In 2010, Christopher Eric Hitchens was diagnosed with cancer of the oesophagus, and until his death eighteen months later, he “wrote on politics and culture, astonishing readers with his capacity for superior work even in extremis”, as it is worded in the blurb of Mortality; a soberingly candid summary of this extraordinary man’s intrepid attempts to comprehend and come to terms with the diagnoses of a particularly cruel disease which was vehemently attempting to bring him to his premature demise.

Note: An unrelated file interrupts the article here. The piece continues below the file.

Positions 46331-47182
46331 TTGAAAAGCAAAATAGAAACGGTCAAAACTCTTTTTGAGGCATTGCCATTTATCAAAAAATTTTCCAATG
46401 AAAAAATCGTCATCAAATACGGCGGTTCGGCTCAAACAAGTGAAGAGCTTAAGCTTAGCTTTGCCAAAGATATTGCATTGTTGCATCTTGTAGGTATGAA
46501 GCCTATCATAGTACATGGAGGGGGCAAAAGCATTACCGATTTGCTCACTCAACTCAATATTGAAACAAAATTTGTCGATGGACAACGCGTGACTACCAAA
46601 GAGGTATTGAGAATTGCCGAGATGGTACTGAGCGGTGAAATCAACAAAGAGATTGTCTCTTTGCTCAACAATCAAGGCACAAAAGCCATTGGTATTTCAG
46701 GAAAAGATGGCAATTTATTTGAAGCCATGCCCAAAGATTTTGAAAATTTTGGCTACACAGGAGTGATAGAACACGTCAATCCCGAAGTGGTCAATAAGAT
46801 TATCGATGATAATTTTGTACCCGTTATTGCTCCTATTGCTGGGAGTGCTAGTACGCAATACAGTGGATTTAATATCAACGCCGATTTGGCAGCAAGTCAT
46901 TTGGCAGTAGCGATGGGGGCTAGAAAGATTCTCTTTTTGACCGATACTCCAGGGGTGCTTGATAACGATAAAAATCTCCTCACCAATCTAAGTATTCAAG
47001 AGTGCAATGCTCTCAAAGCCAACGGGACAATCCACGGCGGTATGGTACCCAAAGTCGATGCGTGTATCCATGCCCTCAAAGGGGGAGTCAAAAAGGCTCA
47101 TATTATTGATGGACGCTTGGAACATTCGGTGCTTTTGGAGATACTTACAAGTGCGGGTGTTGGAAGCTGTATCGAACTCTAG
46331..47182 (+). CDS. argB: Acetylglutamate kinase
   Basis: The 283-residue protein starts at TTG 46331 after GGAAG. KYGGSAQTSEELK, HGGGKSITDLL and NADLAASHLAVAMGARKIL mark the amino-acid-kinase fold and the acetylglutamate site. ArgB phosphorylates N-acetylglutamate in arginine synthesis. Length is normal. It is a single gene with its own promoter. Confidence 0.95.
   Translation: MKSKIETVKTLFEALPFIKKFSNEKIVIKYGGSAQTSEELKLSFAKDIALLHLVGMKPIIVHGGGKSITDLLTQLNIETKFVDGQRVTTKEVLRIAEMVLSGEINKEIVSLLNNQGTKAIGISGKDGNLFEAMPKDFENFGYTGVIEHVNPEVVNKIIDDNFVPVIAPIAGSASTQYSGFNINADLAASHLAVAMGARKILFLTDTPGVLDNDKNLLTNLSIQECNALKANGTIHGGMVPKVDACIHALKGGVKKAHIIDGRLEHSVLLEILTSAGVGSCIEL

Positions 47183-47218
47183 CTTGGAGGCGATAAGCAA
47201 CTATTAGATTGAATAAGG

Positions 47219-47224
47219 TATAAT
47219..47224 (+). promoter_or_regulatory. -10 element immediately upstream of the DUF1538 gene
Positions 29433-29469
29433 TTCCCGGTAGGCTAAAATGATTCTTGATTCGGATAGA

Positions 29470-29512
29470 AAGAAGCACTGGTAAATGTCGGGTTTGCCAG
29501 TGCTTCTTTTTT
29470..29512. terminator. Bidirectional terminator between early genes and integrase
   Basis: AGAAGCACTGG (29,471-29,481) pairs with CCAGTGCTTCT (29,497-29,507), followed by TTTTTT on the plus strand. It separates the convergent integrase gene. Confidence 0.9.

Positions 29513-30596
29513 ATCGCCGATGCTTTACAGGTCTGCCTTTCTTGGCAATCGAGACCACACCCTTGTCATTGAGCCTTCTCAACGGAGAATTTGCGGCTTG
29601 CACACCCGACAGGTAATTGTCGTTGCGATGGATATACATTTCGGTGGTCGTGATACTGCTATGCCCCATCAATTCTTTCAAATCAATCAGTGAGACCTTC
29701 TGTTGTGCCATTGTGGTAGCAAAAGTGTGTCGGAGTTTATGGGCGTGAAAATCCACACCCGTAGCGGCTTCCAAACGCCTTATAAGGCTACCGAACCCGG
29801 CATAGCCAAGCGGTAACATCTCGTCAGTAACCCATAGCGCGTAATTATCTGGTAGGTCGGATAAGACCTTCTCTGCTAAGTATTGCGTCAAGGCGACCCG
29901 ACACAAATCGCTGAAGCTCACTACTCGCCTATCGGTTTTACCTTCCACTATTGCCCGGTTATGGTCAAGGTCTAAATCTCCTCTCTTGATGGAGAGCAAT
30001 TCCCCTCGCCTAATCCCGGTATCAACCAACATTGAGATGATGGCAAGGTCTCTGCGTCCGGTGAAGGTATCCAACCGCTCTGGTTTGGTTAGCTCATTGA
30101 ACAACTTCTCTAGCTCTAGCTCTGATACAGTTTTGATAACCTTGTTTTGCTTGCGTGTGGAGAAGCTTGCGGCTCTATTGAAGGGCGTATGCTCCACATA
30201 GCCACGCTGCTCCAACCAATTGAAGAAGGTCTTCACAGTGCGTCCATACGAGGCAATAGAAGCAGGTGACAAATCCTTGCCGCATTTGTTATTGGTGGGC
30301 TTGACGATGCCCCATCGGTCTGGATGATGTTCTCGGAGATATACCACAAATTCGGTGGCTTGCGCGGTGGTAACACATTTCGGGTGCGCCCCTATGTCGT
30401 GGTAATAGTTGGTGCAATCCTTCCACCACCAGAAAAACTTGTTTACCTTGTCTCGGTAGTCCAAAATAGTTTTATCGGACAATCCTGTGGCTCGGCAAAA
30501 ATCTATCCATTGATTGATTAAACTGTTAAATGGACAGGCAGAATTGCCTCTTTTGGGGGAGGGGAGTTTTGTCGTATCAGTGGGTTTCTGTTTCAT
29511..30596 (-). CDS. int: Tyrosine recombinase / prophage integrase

In Mortality, Hitchens describes his cancer as a “blind, emotionless alien”, which can be held accountable for a variety of explicitly stated bodily and psychological effects, ranging from “the boring switch from chronic constipation to its sudden and dramatic opposite” to the acceptance of the “truth of the materialistic proposition that I don’t have a body, I am a body.” This stunningly frank style of writing offers the reader an insight into the grinding world of living with terminal cancer minus the use of distracting euphemisms and cautious oversensitivity which is commonly employed when discussing such a delicate subject matter. It’s morbidly refreshing to experience an account of one man’s “battle with cancer” (a term which I will now likely refrain from using having read this book) from the pen of an intellectual who was as forthright as he was intelligent; I must have learned more about the reality of cancer from Hitchens’ blunt descriptions than I did from my own mother’s diagnosis of the big C a few years ago.